From a very early age, right through their development, children have to learn certain behaviours. It may be for their own safety and well-being or for the safety of others; it may be in terms of how they respect and behave in relation to other people; it may be with regard to the rules of society.
Children have to learn to behave properly and to understand the difference between what is right and what is wrong; what they can do and what they cannot do.
Over the last few decades the manner by which these learnings have tended to occur has changed.
Previously, children were generally told what to do – this is the behaviour that is expected of you and this is how you will behave. Parents would shout at their children; threats would be issued if the desired behaviour did not occur and there would be an array of sanctions and chastisements used.
However, more recently, there has been a shift in the way parents seek to control their children. Many parents now seek to reason with their children rather than to order them to behave in a certain way. Discipline and good behaviour are now seen as something that should be taught rather than as something that needs to be prescribed. Children should see the wisdom of “proper behaviour” for themselves rather than to have it simply imposed upon them.
Using such an approach, parents will try to treat a child as if that child is equal to themselves, as if the child is a mini-adult. They will reason with them; they will try to be logical with them; they will try to talk through issues; they will try to arrive at mutually agreeable compromises.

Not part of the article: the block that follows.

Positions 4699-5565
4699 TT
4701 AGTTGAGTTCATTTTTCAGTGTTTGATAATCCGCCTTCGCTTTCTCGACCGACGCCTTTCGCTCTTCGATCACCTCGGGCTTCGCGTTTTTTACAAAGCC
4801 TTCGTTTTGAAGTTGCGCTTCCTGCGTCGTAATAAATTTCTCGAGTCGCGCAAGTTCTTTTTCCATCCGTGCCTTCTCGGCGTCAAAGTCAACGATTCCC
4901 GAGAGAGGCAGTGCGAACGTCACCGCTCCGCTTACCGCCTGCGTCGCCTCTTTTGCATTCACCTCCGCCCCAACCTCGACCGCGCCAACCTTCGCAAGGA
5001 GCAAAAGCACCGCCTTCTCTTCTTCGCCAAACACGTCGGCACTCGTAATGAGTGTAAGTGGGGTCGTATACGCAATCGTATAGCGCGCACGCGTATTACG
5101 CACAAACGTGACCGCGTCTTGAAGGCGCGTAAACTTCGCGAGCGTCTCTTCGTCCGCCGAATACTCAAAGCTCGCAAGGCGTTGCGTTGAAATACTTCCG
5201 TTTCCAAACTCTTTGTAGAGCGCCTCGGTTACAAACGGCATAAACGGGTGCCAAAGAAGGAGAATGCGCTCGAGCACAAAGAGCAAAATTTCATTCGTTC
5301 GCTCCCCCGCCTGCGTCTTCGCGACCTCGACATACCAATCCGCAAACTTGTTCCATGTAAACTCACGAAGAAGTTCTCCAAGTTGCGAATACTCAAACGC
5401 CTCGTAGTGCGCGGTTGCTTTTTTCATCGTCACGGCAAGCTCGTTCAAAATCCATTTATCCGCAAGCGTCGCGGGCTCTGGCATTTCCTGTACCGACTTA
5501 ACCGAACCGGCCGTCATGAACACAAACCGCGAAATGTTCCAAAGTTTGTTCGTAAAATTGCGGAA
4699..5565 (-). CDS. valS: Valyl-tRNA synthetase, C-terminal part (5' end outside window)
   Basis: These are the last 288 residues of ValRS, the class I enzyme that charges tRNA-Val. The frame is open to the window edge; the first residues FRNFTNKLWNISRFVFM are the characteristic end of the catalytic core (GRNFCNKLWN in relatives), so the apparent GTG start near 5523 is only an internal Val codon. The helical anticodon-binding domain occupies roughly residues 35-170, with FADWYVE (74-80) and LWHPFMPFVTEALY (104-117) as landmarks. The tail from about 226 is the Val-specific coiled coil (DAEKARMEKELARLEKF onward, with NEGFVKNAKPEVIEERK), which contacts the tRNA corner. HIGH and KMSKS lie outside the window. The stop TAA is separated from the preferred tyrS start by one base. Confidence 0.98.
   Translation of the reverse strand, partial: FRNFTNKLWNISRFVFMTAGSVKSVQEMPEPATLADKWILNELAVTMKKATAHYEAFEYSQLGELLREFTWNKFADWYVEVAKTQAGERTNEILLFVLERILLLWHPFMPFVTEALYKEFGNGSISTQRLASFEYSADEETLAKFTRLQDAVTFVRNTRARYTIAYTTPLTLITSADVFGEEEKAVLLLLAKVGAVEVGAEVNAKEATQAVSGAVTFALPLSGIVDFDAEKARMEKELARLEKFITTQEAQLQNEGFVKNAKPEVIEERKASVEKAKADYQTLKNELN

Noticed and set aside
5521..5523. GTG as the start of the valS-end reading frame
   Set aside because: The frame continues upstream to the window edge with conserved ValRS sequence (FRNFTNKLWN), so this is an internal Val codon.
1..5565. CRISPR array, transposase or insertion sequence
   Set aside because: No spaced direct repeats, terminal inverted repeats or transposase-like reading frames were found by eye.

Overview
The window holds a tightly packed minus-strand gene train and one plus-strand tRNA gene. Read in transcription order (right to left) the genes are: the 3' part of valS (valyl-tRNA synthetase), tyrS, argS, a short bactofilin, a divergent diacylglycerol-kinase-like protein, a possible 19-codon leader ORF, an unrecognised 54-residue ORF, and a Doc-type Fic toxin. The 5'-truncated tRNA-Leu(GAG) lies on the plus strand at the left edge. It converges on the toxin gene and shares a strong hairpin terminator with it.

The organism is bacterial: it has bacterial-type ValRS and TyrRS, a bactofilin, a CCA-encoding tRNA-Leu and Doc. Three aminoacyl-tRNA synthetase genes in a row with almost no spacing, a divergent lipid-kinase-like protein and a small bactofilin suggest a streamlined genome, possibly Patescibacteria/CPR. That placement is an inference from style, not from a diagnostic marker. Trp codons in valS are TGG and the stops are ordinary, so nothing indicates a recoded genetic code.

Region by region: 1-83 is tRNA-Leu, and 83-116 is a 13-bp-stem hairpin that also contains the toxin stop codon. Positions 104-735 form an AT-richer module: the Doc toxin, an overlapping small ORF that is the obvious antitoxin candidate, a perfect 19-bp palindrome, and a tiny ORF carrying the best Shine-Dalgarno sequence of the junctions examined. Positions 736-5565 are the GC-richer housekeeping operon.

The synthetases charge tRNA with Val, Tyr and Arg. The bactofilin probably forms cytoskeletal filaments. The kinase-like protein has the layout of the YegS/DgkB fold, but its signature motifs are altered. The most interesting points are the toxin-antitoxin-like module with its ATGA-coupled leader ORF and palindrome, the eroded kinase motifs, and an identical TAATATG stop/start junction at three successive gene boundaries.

This is because learning through reason is considered a preferable learning process. Not only can it be more effective but parents recognise that training children in the use of reason stands children in good stead – they are sure to benefit by seeing it in action; by learning how it works; by practicing it themselves.
It will also quite often be left up to the child – through their adoptive behaviours – to determine the extent to which reason prevails. The more a child listens to reason the more reasoned a parent will tend to be.
Even when parents want to issue some sort of command to their child, it seems that they now adopt a more respectful, politer tone. There is a subtlety to how parental authority has changed. Previously, when addressing their child, a parent would instruct them:
“Put your shoes on.”
That has changed to something more like:
“Can you put your shoes on please?”
It’s a request for action rather than a command. It is a much softer tone, much more indirect.
But does this focus on reasoning work? Is it as effective? Does it secure a child’s proper behaviour? Could it be the reason why parents are – according to some – losing control of their children?
The potential issue with this method of learning is two-fold:
Firstly, regarding the quality of the resources used – any output is only as good as the input made. And in these circumstances, so much of a child’s understanding is dependent on the parent. Is that parent able to understand what and how a child thinks and then are they able to reason with that child in language and logic that the child will understand?
It is certainly a more complicated thought process for a child to understand a reasoned argument rather than a straightforward instruction. It means that the quality and effectiveness of the child’s new learning experience will be dependent on the parent’s communication skills and reasoning ability.